TDOC

Teladoc Health

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-$100.10 -79.49%
Penalty Box Stocks
While I try to consistently dollar cost average into my Core 34 positions over time, I currently have six of them relegated to a type of " penalty box."

This designation doesn't necessarily imply a broken thesis but means that something has gone sideways far enough that I want to slow down my DCA'ing on them.

Here are those six and what got them there:

  • $TDOC - Goodwill of $4.8B, a market cap of $4.8B -- even after the writedowns.
  • $TWLO - Stock-based compensation over 20% of revenue, -7% free cash flow margin, even with this SBC boosting the figures. Management is pointing towards streamlined profits over the next year, but I'll wait to see it.
  • $DOCU - Profit margin improving (almost positive), but FCF of $500M gets buoyed by SBC of $440M. Instead, I would add to my other core holding in $ADBE for now.
  • $U - Too big of a position in my portfolio to be as volatile as it is -- waiting for more certainty regarding M&A before I add any more.
  • $SE - I'm throwing a temper tantrum over Sea's use of its "adjusted EBITDA before HQ costs" metric. These "HQ costs" are just expenses that it backs off EBITDA. Worse yet, even after pencil-whipping these earnings to hell and back, this adjusted EBITDA was still -$500M in Q2.
  • $UPST - Much like Unity, I have too much exposure to Upstart's volatility. Furthermore, management seems to have reversed course by admitting that it would like to keep some loans on its books, which is a direct contrast to my original investment thesis.

There are fundamental issues underlying each as well, but I wanted to keep things concise and point out my least favorite thing here.

Curious what you think as to why these are in the penalty box -- do you agree or disagree with them?
What do you do with "penalty box" stocks like these?
25%Liquidate my position.
20%Sell a portion.
54%Hold, stop adding.
0%Buy when it feels the worst.
24 VotesPoll ended on: 09/07/22
Lol at $SE not being able to make triple adjusted earnings to look good

I completely ignore most companies goodwill. Net cash and share count are more important. $TDOC has a similar share price today is it did in 2018. But it’s revenue is 4x higher. Op margins better -15 to -9%. And most important think that’s changed is the 95 modifier. This changed in 2020. It allows doctors to charge regular in office billing codes for telemedicine visits. Prior to this change you could only bill telemedicine codes which paid 80% less.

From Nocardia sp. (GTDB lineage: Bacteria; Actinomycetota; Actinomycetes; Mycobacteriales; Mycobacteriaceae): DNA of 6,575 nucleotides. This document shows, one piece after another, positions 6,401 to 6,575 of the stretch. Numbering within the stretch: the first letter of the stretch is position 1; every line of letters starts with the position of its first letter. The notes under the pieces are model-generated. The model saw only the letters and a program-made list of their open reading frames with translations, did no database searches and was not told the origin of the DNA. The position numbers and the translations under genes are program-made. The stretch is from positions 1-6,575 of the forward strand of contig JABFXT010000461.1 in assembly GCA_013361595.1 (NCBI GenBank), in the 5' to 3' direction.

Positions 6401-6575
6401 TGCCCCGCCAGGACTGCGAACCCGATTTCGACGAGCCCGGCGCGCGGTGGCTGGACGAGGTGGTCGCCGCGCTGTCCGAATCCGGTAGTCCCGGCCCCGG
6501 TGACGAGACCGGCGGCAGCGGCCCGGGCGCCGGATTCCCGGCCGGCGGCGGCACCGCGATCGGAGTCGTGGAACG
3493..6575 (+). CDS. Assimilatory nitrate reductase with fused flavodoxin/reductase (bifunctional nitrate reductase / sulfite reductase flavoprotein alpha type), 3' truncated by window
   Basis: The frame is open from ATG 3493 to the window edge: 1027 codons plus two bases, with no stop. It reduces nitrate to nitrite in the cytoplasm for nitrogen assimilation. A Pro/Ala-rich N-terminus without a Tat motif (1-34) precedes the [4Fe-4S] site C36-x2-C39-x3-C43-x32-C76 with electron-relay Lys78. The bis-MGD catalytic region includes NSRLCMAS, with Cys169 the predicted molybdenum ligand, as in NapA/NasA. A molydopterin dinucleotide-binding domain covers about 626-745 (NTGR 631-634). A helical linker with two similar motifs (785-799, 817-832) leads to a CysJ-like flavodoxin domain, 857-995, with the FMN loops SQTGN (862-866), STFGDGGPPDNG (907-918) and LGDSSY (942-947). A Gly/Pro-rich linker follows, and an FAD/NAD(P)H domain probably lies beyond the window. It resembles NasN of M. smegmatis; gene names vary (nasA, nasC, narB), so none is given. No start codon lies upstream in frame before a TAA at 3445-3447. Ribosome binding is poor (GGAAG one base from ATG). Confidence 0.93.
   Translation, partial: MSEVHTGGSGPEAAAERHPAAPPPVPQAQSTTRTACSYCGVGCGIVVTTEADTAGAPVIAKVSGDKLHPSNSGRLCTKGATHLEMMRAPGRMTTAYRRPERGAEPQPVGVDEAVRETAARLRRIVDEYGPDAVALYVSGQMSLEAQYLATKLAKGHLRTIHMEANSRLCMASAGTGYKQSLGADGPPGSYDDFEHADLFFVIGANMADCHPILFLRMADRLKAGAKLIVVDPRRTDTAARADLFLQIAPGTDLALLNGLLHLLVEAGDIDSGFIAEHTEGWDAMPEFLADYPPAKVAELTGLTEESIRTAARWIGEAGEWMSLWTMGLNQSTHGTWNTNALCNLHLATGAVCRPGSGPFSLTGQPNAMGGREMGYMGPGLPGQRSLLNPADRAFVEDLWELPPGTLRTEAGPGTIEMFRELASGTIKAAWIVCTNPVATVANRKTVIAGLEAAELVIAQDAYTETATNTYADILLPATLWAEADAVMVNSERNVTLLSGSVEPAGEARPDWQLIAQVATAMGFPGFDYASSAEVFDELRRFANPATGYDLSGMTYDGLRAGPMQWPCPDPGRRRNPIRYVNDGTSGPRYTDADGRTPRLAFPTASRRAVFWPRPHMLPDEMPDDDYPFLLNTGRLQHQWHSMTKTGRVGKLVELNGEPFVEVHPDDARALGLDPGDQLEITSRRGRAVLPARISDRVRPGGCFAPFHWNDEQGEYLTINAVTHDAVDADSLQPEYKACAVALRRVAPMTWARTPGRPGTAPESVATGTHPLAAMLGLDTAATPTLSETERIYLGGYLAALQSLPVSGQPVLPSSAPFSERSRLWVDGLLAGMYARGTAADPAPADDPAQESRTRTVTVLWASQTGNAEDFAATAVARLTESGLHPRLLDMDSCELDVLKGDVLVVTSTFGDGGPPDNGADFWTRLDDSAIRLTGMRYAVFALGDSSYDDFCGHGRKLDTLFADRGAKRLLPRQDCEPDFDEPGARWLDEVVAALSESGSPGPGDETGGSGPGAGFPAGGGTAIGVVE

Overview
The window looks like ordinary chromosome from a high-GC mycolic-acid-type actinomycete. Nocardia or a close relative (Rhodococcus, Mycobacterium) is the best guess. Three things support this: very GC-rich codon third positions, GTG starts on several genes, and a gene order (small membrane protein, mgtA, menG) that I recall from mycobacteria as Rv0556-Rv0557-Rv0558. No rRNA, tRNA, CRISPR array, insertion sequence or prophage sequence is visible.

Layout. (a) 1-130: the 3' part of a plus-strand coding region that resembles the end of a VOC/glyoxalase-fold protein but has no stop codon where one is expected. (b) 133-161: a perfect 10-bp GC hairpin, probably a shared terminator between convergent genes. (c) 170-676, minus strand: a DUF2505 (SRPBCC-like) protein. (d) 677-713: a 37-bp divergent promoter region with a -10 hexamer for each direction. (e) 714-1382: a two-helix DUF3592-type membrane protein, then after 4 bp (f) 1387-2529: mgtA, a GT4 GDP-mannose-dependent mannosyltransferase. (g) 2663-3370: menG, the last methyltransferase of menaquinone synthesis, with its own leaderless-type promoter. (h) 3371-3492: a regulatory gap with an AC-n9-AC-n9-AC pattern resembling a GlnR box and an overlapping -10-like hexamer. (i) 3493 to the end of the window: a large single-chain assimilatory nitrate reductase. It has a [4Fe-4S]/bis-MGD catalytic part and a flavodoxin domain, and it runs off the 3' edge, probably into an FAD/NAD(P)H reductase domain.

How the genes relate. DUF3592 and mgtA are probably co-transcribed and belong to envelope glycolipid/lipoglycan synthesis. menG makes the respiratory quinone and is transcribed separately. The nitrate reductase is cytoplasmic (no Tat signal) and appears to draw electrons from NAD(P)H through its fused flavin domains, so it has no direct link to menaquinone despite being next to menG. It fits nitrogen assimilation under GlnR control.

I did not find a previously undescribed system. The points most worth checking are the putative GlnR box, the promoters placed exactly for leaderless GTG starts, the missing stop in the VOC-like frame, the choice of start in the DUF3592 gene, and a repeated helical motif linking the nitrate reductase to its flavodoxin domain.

I hope $UPST management will figure out what they want to do with the business aspects. Bc if the algorithm keeps out performing credit scores, they have a golden ticket
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$16.8m follower assets
1 of 2
I sold a put first then after Jackson Hole Symposium, counter went south. I was not expecting it to fall that fast. Thus when the day the price went above my put strike price i short sell tdoc and use the put expiry to close my short.

My goal here is to close the sell put safely without having to fork out any cash for the assignment of shares.
Leandro's avatar
$130.9m follower assets
Visuals, visuals, visuals
For the last couple of months, I have been doing some visuals about a wide variety of topics. The objective is to try to simplify complex concepts.

I decided to do a post with all of the ones I have created up to now.

  1. When to sell a stock

The first visual I did (around 8 months ago) was a simplified framework on when to sell a stock.

Of course, the majority of the time it's not this easy but simplifying things always helps see the big picture. Several steps require deep knowledge of the company and the thesis.

  1. 4 steps to find worthwhile investments

Not long ago, I also shared this simple 4-step process to find worthwhile investment.

Again, it's simplified, but it's what I think about before starting (or deciding not to start) a position.

  1. Types of M&A deals and their success rates

I also shared this simple visual that should help you to think about M&A.

Many companies (especially when they reach maturity) rely on acquisitions to fuel growth, so understanding how these might play out is important.

  1. Return on Invested Capital Cheat Sheet

ROIC is one of the most important metrics to look for in any company. If not where it is today, it's important to try to predict where it might be in the future.

I prepared this cheat sheet with the relevant aspects of the metric.

  1. Sources of competitive advantage according to McKinsey

Sustainable ROIC above the cost of capital is only possible if a company enjoys a strong competitive advantage.

This framework by McKinsey should help you understand the sources of a moat.

  1. The semiconductor industry at a glance

Jumping to the semiconductor industry, I shared some visuals to simplify this complex industry.

The first one was this visual that summarized how the different segments are connected. While I was studying the industry, this is what I would've loved to see in step 0.

  1. Digging deeper into the semiconductor industry

I then decided to dig a bit further and elaborated a 3-page summary on the industry

  1. When to buy or sell a stock according to Phil Fisher

I also prepared the following graph with Phil Fisher's advice on when to buy and sell a stock.

  1. François Rochon's 10 most important lessons for investors